It's Hard To Find Child Care That Meets All Needs : Shots - Health News Parents look for a place where their child will be loved and happy, but often have to make decisions based on cost and location. Researchers are looking for a rich developmental experience.
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What Makes For Quality Child Care? It Depends Whom You Ask

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What Makes For Quality Child Care? It Depends Whom You Ask

What Makes For Quality Child Care? It Depends Whom You Ask

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  • <iframe src="" width="100%" height="290" frameborder="0" scrolling="no" title="NPR embedded audio player">
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And the presidential candidates have sometimes talked about child care. We've been asking voters what they think. A new poll finds most Americans like what they have, even though experts consider child care in this country to be pretty bad. The poll comes from NPR, the Robert Wood Johnson Foundation and the Harvard T.H. Chan School of Public Health. But NPR's Alison Kodjak reports that quality is not the only thing parents think about.

ALISON KODJAK, BYLINE: When Jolie Ritzo was looking for daycare for her son Canon in Falmouth, Maine, she checked out as many centers as she could.

JOLIE RITZO: It had to have the right feel to me.

KODJAK: And that feel was...

RITZO: Most importantly, just that the people who are providing the care are loving, kind, nurturing, interested in sort of developing these little beings.

KODJAK: There was one center in town that had a great reputation, but...

RITZO: It would completely break the bank.

KODJAK: So she moved on and eventually settled on a place called Little Hands.

RITZO: One of the other reasons that we chose it is just its close proximity to our house and makes sense in terms of our routes.

KODJAK: It cost about $900 a month for Canon to go there four days a week, and it had space. Ritzo's happy with the choice. Canon just started Kindergarten after going to Little Hands for three years, and now her 2-year-old daughter is enrolled.

RITZO: It gives me peace of mind knowing that when I drop my daughter off for the entire day that someone is going to be sort of loving and sweet and nurturing, you know, that will challenge her.

KODJAK: Like most parents, Ritzo says her daycare is high quality. In fact, 88 percent of parents in our poll say their kids' child care is very good or excellent. It's an interesting result because experts in early childhood development say most child care in the U.S. is mediocre to poor. Mary Beth Testa is with the National Association for Family Child Care. She says the quality benchmarks that experts measure aren't always the same as what parents are looking for.

MARY BETH TESTA: People are looking for, do you care about my child? Is my child happy here? How do I regulate whether your child is going to be happy here? It doesn't translate in the same ways.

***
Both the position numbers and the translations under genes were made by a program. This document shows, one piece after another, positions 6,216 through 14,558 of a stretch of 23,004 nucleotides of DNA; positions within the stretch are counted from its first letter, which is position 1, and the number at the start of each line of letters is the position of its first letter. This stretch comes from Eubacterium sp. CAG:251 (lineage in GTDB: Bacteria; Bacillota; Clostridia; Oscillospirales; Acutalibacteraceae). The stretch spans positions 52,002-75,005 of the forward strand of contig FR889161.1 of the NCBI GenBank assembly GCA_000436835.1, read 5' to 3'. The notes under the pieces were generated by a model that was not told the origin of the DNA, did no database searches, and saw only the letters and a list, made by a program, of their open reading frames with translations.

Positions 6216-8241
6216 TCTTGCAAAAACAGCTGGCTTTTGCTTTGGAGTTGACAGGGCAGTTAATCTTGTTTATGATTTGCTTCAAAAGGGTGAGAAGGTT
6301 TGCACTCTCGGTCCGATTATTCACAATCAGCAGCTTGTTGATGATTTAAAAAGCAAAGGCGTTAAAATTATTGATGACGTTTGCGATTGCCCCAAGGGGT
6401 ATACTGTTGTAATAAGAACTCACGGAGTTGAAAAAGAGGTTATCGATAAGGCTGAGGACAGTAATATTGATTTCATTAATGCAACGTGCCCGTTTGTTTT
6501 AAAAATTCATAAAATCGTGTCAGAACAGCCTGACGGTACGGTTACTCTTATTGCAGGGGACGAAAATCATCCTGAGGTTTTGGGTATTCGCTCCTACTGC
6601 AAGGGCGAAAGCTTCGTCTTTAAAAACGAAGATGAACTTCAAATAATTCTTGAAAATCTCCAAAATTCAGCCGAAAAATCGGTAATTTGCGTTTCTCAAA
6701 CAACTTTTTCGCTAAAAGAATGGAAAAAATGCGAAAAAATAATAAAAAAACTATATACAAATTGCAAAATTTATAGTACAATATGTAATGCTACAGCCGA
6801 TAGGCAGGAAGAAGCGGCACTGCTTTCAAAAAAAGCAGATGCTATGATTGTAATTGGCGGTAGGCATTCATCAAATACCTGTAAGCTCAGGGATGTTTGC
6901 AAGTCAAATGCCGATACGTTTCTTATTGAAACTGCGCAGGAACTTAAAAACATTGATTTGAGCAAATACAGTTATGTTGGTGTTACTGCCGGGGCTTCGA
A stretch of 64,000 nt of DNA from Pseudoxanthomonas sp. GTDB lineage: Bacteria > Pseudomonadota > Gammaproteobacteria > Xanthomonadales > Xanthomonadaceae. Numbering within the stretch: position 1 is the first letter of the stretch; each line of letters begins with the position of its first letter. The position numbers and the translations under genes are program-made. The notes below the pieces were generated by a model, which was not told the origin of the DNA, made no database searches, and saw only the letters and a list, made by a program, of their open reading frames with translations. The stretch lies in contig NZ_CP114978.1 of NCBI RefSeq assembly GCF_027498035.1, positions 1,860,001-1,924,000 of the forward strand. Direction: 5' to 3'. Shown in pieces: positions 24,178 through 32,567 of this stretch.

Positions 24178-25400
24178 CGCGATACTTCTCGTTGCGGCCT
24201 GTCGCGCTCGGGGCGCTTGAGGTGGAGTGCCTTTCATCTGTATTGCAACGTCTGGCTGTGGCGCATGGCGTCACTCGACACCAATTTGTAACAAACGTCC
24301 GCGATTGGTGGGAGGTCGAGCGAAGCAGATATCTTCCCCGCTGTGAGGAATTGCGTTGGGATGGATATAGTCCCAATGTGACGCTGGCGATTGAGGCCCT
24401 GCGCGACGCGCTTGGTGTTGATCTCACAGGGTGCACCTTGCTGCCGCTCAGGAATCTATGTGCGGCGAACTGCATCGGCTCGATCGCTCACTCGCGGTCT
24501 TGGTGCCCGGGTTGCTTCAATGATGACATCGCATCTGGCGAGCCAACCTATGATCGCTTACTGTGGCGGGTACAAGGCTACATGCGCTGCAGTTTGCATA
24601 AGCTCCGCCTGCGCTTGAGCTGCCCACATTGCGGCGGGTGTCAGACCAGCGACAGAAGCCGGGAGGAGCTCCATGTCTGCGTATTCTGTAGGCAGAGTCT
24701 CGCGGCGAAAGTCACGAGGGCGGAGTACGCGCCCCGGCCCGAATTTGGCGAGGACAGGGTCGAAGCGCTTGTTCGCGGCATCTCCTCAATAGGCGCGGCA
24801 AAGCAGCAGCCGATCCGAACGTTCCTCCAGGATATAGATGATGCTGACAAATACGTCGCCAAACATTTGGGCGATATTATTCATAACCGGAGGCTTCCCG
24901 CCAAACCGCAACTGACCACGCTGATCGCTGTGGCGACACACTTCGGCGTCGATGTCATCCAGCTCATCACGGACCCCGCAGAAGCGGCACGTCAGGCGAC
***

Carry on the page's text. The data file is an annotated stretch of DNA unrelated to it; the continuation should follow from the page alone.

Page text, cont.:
KODJAK: Groups like hers rate centers on their curriculum, whether their teachers have college degrees, how many kids to a caregiver.

TESTA: There's research to back up the idea that those things are important. The science, you know, says this is what children need in order to thrive. But parents are still looking for price, location and do you love my kid.

KODJAK: Our poll shows that 27 percent of parents say location played a major role in their child care choice - more than any other single factor. Eighteen percent say price. Testa says the average day care costs $6,000 a year, and that's just too much for a lot of parents.

TESTA: If you can't afford it, you can't afford it. And knowing more about the quality doesn't change a fact that you can't afford it.

KODJAK: That's the situation for Jennifer Nuesi, a single mom who responded to our poll and lives in Northport, Fla. Her mother cares for her daughter while she's at work, and she's not happy about it.

JENNIFER NUESI: She is not at all the person that I would like to watch my child.

KODJAK: They disagree on everything, from rules to schedules to diet.

NUESI: My mom just lets her do whatever she wants. Eat whatever you want. Do whatever you want. If you want to go to bed at 12 o'clock at night, that's totally OK.

KODJAK: In the end, though, it's all about money.

NUESI: Unfortunately, she's free, so I can't - I can't find better than that.

KODJAK: Gillian SteelFisher, deputy director of Harvard's Opinion Research, which conducted our poll, says the survey shows parents do want quality child care. More than 70 percent listed at least one quality measure as a reason they chose their current childcare provider.

GILLIAN STEELFISHER: They don't have the information, necessarily, about what experts think. And maybe they would benefit from having that information so that they could actually make more informed choices about what their care should offer and what options they might have available to them.

KODJAK: Two years ago, Congress passed a law that requires child care centers that receive federal funding to meet strong quality standards. But Mary Beth Testa says they didn't actually increase the federal funding enough to help child care centers reach those goals.

TESTA: They're good reforms. They are good ideas. We needed to raise this bar.

KODJAK: But since parents are happy with their childcare, as our poll shows, Testa worries there won't be much pressure on lawmakers to spend tax money to make it better. Alison Kodjak, NPR News.

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